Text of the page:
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Elaborate item count questioning : why do people underreport in item count responses?

Elaborierte Item-Count-Befragung : warum machen die Befragten zu geringe Angaben bei den Item-Count-Antworten?
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Tsuchiya, Takahiro; Hirai, Yoko

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Abstract "The item count technique, used often to investigate illegal or socially undesirable behaviors, requires respondents to indicate merely the number of applicable items from among a list. However, the number of applicable items indicated via the item count question tends to be smaller than when it is calculated from the direct 'applies/ does not apply' responses to each item. Because this inconsistency, which we refer to as the underreporting effect, often disturbs proper item count estimates, the causes of this effect are explored in this paper. Web survey results revealed that the order of the response alternatives is irrelevant to the underreporting effect, and that the underreporting effect is caused by the response format in which the item count question requests merely the number of applicable items and not the number of non-applicable items. It is also shown that the magnitude of the underreporting effect decreases when the respondents are asked to indicate the numbers of both applicable and non-applicable items, which the authors refer to as elaborate item count questioning." (author's abstract)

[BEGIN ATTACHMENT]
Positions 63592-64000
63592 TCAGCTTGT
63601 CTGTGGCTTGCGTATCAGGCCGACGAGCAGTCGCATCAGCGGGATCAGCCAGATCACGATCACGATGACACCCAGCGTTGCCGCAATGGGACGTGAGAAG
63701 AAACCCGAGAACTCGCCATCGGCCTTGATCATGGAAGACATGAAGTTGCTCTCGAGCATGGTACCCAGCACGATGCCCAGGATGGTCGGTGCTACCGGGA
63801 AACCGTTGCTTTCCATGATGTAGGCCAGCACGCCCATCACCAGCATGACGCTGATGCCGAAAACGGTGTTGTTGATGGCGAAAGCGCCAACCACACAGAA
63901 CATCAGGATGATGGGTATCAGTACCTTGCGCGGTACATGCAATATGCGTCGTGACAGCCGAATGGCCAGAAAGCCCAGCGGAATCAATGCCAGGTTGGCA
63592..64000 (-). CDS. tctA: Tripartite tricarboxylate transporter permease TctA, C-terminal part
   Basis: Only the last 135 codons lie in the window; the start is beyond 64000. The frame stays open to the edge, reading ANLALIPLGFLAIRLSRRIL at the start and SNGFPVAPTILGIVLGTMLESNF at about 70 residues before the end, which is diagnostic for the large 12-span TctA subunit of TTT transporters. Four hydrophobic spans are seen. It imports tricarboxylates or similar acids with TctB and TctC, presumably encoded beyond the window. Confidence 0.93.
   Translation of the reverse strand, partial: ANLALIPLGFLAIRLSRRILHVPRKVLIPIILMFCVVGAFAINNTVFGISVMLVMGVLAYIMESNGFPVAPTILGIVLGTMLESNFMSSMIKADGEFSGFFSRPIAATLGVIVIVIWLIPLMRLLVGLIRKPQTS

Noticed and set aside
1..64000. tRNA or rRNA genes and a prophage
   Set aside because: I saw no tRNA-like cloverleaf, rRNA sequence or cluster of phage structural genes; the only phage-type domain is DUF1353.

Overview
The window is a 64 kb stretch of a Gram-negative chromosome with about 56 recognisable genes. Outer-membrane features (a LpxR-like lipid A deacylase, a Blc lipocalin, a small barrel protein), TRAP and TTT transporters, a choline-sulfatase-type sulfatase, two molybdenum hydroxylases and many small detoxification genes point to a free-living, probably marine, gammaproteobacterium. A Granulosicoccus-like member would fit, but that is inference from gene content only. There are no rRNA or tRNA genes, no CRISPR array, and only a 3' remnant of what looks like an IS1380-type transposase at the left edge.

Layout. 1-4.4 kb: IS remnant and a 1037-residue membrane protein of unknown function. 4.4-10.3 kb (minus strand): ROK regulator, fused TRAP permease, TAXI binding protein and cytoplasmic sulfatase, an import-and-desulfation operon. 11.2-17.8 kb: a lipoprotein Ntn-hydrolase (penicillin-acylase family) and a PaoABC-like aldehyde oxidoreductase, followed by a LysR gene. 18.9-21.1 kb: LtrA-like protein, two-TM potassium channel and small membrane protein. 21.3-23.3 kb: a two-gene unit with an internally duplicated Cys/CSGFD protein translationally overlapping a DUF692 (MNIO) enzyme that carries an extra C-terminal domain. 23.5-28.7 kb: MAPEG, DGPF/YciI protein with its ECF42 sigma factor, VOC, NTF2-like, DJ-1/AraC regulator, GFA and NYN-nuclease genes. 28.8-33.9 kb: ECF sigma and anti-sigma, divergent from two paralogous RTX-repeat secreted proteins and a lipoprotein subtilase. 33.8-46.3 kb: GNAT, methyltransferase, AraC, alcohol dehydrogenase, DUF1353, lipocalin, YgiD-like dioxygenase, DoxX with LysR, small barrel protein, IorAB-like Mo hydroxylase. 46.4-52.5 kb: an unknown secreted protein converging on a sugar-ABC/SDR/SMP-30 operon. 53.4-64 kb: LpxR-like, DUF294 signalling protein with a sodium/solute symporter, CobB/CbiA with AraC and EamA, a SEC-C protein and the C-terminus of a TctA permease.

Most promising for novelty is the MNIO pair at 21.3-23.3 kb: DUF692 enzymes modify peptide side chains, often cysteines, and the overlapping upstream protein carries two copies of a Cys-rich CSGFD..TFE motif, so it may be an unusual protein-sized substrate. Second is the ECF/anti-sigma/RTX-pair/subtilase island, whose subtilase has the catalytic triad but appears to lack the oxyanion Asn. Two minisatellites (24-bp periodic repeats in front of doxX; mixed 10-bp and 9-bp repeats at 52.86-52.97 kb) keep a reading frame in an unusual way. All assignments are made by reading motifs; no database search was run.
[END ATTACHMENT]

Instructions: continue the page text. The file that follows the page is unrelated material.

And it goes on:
Keywords methodological research; survey; response behavior; empirical social research; questionnaire; anonymity; measurement; measurement instrument; error; group; comparison; consistency
Classification Methods and Techniques of Data Collection and Data Analysis, Statistical Methods, Computer Methods; Basic Research, General Concepts and History of Psychology
Document language English
Publication Year 2010
Page/Pages p. 139-149
Journal Survey Research Methods, 4 (2010) 3
ISSN 1864-3361
Status Published Version; peer reviewed
Licence Deposit Licence - No Redistribution, No Modifications